Fashion world, meet real world
Trends change rapidly in high fashion, but it takes a few seasons for those styles to trickle down to the average consumer.
By ASSOCIATED PRESS
Published February 15, 2007
NEW YORK - Perhaps you missed the memo that boot cuts are no longer en vogue. Or you're holding on to those pointy-toed pumps because you paid $300 for them. As for the 1950s circle skirt, you can't part with it because it accentuates your small waist.
We can forgive you for the boot cuts - although the trend is skinnies or straight legs. But pointy toes are out; round toes are in. And if you insist on the skirt, shorten it to the knee and pair it with black leggings and a ballet flat. Last year's Uggs? Ugh.
So question: Why are we wearing fashions far beyond their expiration dates?
Whether it's ignorance, defiance or good old-fashioned penny-pinching, the rapidly changing trends fail to make an impact on some of us.
Here's some news for those fashion designers and supermodels: You're less important than you think.
Who can be bothered?
Not everyone reads fashion magazines, shops as a hobby or resides in a "fashionable place." So how would they know boot cuts are not en vogue?
"While New York and L.A. lead the country in fashion trendsetting, the balance of America is not steeped in style," says Shawn McNally, owner of Vox Sacra, a high-end Christian apparel brand. "They are much less aware that last season's 'hot new thing' is now yesterday's news."
Some people are more concerned with what's comfortable and looks good on them. Because let's face it, we're not all runway models.
The fashion industry and fashion press are out of synch with consumers, says McNally, a former marketing manager for a subsidiary of Nordstrom's. He says consumers consider cost, use, how something looks on them and how long they can wear something, while the fashion industry continues to usher in one trend after another.
At a mall near you
Hey, you might be thinking, I just bought these boot cuts last week! Stores can play into your fashion faux pas by continuing to carry out-of-style boot cuts, super low-rise jeans and flares.
You might assume they're "in," but stores just keep them in stock because people buy them.
"Stores know that people will hang on to their items long after they stop being trendy, especially in nonmetropolitan areas," says Nada Manley, author of Secrets of the Beauty Insiders, and a fashion columnist for the Daytona Beach News-Journal.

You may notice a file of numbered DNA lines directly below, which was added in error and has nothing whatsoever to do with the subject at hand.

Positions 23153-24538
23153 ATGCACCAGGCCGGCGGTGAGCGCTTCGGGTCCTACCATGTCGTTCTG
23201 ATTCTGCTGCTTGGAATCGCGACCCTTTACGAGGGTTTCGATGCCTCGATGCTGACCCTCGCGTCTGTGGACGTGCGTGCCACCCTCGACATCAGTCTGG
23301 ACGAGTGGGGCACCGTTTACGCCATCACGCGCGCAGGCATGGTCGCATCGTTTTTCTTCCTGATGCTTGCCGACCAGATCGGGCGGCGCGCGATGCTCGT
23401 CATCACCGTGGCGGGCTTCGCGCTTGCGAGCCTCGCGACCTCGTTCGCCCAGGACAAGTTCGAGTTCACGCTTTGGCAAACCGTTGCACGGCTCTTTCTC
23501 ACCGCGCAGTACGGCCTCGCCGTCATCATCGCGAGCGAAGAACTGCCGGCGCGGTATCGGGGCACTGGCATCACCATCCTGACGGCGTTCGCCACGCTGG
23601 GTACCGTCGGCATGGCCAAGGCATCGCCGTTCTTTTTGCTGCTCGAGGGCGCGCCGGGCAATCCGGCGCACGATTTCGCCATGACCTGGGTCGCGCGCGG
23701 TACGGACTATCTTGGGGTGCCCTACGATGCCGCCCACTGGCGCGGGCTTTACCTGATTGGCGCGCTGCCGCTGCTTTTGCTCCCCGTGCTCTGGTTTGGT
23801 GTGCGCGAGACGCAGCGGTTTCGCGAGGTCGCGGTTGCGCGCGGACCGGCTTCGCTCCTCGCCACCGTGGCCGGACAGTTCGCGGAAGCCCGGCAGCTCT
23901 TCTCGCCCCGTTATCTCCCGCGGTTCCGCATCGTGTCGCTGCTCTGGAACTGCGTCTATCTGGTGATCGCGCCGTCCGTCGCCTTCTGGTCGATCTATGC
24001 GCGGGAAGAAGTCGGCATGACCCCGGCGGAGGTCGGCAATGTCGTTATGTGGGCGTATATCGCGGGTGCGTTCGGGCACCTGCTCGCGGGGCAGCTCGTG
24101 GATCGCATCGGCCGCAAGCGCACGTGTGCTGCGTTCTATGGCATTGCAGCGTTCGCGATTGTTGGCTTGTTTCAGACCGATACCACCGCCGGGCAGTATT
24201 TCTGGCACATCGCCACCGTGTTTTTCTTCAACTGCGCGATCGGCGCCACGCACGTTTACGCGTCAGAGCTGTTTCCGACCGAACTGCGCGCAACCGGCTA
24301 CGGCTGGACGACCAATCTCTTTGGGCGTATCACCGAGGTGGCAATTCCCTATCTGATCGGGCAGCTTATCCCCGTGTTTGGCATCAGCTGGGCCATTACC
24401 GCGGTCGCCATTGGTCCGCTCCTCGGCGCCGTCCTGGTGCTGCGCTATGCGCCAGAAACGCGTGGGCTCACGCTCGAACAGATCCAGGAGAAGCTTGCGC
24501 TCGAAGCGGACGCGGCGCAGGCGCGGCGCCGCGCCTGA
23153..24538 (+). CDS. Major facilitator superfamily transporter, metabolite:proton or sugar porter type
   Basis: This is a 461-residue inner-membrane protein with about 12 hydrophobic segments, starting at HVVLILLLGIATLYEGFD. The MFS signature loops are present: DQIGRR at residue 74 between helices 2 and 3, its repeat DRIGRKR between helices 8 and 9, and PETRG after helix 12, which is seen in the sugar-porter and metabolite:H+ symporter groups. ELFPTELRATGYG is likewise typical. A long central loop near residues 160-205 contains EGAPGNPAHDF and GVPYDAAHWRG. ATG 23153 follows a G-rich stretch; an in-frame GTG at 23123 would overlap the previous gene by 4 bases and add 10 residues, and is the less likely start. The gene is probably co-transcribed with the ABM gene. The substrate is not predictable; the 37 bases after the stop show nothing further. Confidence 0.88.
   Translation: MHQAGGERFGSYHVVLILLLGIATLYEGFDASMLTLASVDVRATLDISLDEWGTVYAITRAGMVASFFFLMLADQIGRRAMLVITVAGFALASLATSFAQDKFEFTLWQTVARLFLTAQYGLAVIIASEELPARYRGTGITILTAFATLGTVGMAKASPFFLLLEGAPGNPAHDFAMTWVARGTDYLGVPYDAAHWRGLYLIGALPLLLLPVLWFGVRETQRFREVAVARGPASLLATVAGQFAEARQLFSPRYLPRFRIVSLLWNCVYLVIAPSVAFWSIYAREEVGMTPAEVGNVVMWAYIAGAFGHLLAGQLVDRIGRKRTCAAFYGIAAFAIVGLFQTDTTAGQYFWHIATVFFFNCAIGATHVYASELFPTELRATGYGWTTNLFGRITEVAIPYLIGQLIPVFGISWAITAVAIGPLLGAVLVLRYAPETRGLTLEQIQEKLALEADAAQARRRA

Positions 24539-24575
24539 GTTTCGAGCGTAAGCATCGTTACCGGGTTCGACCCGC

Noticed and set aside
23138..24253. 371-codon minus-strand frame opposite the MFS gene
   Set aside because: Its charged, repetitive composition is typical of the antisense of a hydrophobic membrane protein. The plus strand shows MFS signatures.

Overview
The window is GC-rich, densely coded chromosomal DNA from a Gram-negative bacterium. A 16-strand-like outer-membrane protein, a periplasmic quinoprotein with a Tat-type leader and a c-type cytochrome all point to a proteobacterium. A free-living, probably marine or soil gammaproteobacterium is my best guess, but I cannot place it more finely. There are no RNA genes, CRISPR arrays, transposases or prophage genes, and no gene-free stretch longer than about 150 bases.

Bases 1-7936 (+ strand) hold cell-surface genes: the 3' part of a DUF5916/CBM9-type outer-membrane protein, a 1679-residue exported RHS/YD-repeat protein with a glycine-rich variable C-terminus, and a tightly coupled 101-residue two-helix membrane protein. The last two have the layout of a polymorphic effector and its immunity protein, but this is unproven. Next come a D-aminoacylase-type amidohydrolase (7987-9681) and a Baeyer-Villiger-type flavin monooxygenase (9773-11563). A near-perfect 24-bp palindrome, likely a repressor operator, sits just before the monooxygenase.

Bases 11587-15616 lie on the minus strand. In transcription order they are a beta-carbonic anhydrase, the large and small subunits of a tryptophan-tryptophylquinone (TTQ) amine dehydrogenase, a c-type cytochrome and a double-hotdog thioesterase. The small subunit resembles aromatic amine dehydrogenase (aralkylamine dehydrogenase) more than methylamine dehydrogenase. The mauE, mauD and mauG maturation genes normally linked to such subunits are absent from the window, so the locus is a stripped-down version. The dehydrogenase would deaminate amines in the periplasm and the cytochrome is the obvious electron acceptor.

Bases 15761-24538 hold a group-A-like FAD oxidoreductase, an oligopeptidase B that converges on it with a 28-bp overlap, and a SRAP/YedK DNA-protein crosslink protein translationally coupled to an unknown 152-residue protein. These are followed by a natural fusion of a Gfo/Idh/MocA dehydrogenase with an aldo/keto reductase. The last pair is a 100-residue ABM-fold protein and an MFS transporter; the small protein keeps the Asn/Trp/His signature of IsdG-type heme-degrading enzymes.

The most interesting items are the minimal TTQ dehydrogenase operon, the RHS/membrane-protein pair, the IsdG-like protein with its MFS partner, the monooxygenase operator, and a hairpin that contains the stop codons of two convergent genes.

And most stores can't change their inventories in an instant, says New York fashion designer Edwing D'Angelo.
The shock of the new
Manufacturers don't want to mass produce something that is not in demand, says Yuchin Mao, creative director of Three Dots, a brand specializing in "simple luxury" apparel for men and women. She points out skinnies didn't become popular overnight.
"It takes the general public time to get used to a certain trend," Mao says. "The public has to see it around them for them to get used to it."
By the time word gets out that this is the "it" item and people begin to purchase it, the designers and press have moved on to the next new thing, making our "it" item somewhat outdated.
"High fashion and the taste-makers are introducing a trend this season, but for the general public to take on that trend takes them three to four seasons," D'Angelo says.
Classic styles endure
Some fashion never dies, says Sasha Charnin Morrison, fashion director for Us Weekly. While the fashion industry has to create new trends, there are certain things we're not going to give up.
She says some women prefer boot cuts because it elongates the legs; cargos are "cute and functional"; Uggs are almost like a classic. While we're constantly fed new information about fashion and celebrities, the new trends don't kill the old ones. She points out that if the fashion industry says the bare leg is in, hosiery is still there.
"A lot of companies are realizing that some of the trend stuff may be tanking completely," she says. "So they are introducing the timeless collection - because those classic things, at the end of the day, never go out of style."
Reporter Megan Scott still wears overalls.
[Last modified February 14, 2007, 20:14:41]
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